Useful Tools: Notepad++ and regex to the rescue

Notepad++ is one of my favorite text editors and I tend to install it on any computer I’m working with. While the built-in Windows Notepad only gets you so far, the free GPL Licensed Notepad++ has some big advantages:

1. Can handle the large text files (think 100MB log files) with ease.

2. There is a great Compare plugin in the Plugin Manager that lets you easily compare two text files.  I use this all the time when comparing firewall or switch configurations to see what has changed (or what needs to change when doing firewall migrations to new hardware.

3. You can open up multiple text files in tabs in Notepad++ and search across all the documents at the same time.

4. It is language specific.  Open up an HTML file in Notepad++ and it knows about HTML formatting and changes the text color appropriately.  Same thing with other formats like XML, PowerShell, VBScript, etc.

Yesterday  I was asked by a colleague to parse a Cisco switch configuration to find ports that are configured differently froman example port on a switch with several hundred ports on it.  The example text would look something like the following:

interface GigabitEthernet2/0/27
switchport access vlan 232
spanning-tree portfast

interface GigabitEthernet2/0/28
description I’m different
switchport access vlan 232
spanning-tree portfast

interface GigabitEthernet2/0/29
switchport access vlan 232
spanning-tree portfast

Ideally, we’d just flag port 2/0/28 as different in the example above, since it doesn’t match the other two ports.

While a regular Find/Replace operation would find the particular lines to be deleted, it wouldn’t be able to handle the changes in the port numbers.  That’s where the regular expression (regex) feature of Notepad++ can help.  Regex is a very powerful method for handling text files but can be very confusing.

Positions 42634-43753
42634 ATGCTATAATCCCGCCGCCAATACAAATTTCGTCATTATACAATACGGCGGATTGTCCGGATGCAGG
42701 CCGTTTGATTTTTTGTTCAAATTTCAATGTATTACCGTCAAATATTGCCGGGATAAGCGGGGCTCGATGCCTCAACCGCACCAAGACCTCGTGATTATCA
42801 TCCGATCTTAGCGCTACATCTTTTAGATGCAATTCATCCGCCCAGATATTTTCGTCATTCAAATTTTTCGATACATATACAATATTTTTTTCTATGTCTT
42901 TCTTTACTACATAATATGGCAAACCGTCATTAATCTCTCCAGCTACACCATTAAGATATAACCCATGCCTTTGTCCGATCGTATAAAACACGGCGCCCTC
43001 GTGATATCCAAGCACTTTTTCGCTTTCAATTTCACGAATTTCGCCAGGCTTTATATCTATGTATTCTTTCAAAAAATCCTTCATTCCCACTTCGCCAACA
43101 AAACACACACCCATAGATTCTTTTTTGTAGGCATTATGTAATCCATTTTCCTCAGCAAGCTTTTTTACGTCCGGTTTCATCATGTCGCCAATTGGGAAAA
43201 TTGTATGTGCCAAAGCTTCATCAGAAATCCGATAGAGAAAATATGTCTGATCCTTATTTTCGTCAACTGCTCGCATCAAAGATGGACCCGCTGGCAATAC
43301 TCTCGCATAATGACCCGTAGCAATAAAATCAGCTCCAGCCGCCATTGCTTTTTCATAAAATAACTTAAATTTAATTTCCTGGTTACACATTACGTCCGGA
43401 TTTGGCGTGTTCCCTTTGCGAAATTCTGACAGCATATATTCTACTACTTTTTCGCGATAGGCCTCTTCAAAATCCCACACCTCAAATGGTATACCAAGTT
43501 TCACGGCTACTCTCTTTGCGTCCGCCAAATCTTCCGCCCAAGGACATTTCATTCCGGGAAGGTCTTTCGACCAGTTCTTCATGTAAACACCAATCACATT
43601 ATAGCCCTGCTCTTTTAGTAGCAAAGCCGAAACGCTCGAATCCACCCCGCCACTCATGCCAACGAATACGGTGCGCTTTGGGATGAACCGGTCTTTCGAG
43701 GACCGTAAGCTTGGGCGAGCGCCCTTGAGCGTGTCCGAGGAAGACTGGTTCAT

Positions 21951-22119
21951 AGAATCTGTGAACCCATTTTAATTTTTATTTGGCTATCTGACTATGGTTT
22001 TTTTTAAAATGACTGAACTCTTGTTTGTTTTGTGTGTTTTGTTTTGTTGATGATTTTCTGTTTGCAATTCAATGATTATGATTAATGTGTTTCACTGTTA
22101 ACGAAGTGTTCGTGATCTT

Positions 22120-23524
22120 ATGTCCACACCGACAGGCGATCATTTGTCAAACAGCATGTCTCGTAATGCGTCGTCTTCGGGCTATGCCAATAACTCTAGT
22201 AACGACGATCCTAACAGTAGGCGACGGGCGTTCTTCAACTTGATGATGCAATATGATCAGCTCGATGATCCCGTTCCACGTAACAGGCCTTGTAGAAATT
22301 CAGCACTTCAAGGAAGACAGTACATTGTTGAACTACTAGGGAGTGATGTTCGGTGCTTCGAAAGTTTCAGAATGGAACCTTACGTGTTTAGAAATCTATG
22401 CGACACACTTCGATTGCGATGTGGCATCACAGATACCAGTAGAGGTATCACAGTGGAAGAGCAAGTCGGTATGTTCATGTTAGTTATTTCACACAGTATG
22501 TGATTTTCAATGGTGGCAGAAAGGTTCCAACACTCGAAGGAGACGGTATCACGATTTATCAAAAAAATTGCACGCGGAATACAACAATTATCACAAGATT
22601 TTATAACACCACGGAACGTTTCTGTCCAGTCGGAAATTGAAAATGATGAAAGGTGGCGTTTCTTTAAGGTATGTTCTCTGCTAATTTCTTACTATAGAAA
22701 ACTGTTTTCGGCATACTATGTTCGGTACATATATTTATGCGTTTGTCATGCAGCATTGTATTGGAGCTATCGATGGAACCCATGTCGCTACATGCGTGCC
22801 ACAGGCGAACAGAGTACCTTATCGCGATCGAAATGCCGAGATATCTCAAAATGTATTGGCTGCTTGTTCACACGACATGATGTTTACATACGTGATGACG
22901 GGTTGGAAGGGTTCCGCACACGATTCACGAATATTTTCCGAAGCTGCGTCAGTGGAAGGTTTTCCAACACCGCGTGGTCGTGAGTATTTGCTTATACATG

There’s a great regex testing tool here: https://regex101.com/ so you can experiment with building your own regex expressions.

Let’s go through this example:

Our main problem is that we need to search through all the ports and ignore the port numbers in the example above, so that we can find all the ports regardless of number: “interface GigabitEthernet2/0/27”.  To do this we need to search for the following:

interface GigabitEthernet\d*\/\d*\/\d*

Where the search terms are the following:

\d = any single numeric digit
* = repeat the previous token (the \d in this case from 0 to infinite times).
\/ = This is the escape character “\” followed by the forward slash character “/” which searches for a forward slash “/”

By combining those together we have a string that will search for all the ports in the configuration.  The only remaining issue now is the carriage returns in the file.  These can be found using \r for carriage return and \n for new line.  So the full search string we are looking for is now:

interface GigabitEthernet\d*\/\d*\/\d*\r\n switchport access vlan 232\r\n spanning-tree portfast\r\n

Now just do a replace in Notepad++ (make sure to choose the regular expression radio box) and replace that text with nothing so that the matching ports are removed from the text configuration.

Notepad++ Regular Expression Search showing Regular Expression Radio Box Checked
Notepad++ Regular Expression Search

Congratulations, now the only ports that should be left in the configuration are ports that are “different” and would need to be handled separately.

Do you have a favorite feature of Notepad++?  Do you have some favorite regex expressions that you use all the time?  Do you have some other favorite, must have tool that you’d like to share?  Please let me know in the comments.

Note: This article has also been published on the Kraft & Kennedy website

Leave a Reply

Your email address will not be published. Required fields are marked *